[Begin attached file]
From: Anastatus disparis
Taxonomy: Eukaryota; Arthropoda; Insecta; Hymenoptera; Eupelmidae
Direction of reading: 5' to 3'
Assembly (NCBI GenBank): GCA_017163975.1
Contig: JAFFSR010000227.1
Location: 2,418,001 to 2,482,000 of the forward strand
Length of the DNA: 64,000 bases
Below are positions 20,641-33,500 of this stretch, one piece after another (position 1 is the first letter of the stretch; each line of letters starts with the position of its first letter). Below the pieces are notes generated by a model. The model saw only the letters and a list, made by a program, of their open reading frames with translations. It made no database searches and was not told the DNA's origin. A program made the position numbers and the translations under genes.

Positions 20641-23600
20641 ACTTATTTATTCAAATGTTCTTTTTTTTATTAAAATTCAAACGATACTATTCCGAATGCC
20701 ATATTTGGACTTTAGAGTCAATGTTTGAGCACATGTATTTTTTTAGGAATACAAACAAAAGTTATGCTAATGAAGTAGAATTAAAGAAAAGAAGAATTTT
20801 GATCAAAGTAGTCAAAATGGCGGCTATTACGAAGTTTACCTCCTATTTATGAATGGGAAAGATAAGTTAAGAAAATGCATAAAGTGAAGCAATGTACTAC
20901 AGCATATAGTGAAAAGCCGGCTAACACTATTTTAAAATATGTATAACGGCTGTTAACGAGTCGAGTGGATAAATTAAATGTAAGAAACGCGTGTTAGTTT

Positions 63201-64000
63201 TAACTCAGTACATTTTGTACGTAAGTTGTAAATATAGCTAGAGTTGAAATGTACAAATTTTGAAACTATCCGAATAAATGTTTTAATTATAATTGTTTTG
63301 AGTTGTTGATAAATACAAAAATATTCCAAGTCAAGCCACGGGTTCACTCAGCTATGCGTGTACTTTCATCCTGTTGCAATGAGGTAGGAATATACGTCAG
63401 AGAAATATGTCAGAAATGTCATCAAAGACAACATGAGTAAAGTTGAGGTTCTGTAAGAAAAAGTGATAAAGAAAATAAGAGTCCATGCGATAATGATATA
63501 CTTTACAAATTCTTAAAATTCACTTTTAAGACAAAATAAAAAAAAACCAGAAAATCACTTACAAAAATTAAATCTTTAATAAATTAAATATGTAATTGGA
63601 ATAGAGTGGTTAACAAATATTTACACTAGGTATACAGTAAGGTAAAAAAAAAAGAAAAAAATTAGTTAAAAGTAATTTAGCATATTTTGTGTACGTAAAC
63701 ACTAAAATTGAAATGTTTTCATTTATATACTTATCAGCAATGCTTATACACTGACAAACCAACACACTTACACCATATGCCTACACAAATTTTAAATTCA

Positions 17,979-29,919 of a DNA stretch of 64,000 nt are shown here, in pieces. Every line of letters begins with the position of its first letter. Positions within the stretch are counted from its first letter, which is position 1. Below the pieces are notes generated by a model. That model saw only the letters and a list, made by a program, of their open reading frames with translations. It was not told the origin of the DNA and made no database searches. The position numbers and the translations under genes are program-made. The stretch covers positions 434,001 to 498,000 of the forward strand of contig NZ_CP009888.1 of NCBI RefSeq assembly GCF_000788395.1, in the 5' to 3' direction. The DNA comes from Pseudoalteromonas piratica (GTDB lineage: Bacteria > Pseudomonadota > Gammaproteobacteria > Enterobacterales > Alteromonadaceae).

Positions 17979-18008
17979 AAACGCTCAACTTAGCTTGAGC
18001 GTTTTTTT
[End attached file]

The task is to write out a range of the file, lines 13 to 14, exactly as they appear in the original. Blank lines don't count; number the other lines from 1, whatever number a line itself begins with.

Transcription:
20901 AGCATATAGTGAAAAGCCGGCTAACACTATTTTAAAATATGTATAACGGCTGTTAACGAGTCGAGTGGATAAATTAAATGTAAGAAACGCGTGTTAGTTT

Positions 63201-64000